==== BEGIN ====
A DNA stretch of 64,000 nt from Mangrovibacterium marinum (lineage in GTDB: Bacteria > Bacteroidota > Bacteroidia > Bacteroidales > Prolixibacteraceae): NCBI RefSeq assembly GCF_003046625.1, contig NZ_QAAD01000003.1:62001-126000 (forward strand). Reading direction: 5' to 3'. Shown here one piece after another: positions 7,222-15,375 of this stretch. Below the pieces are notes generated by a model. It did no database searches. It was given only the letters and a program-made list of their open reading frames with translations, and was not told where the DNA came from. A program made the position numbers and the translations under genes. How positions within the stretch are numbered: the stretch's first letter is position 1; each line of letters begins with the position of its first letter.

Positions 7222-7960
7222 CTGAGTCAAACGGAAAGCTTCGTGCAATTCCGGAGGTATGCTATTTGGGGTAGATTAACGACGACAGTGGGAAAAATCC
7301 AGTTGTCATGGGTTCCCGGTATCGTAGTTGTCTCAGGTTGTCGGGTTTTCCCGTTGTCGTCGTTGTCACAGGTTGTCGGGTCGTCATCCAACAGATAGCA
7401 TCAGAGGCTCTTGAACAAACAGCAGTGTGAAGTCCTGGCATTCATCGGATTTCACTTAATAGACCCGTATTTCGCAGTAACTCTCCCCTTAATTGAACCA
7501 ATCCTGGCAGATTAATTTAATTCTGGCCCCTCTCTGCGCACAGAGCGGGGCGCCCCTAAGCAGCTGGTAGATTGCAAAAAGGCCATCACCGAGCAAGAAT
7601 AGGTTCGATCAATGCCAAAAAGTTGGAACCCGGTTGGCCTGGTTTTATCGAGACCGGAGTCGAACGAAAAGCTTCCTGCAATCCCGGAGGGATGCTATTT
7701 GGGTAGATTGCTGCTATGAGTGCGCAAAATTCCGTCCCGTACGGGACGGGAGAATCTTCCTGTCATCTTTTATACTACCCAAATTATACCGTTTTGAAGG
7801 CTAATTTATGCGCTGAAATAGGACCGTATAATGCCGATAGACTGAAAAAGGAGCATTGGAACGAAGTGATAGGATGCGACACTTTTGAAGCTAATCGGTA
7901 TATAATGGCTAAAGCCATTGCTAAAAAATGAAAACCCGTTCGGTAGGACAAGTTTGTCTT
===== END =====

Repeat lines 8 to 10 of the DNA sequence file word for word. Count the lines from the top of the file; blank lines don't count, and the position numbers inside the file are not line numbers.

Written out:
7701 GGGTAGATTGCTGCTATGAGTGCGCAAAATTCCGTCCCGTACGGGACGGGAGAATCTTCCTGTCATCTTTTATACTACCCAAATTATACCGTTTTGAAGG
7801 CTAATTTATGCGCTGAAATAGGACCGTATAATGCCGATAGACTGAAAAAGGAGCATTGGAACGAAGTGATAGGATGCGACACTTTTGAAGCTAATCGGTA
7901 TATAATGGCTAAAGCCATTGCTAAAAAATGAAAACCCGTTCGGTAGGACAAGTTTGTCTT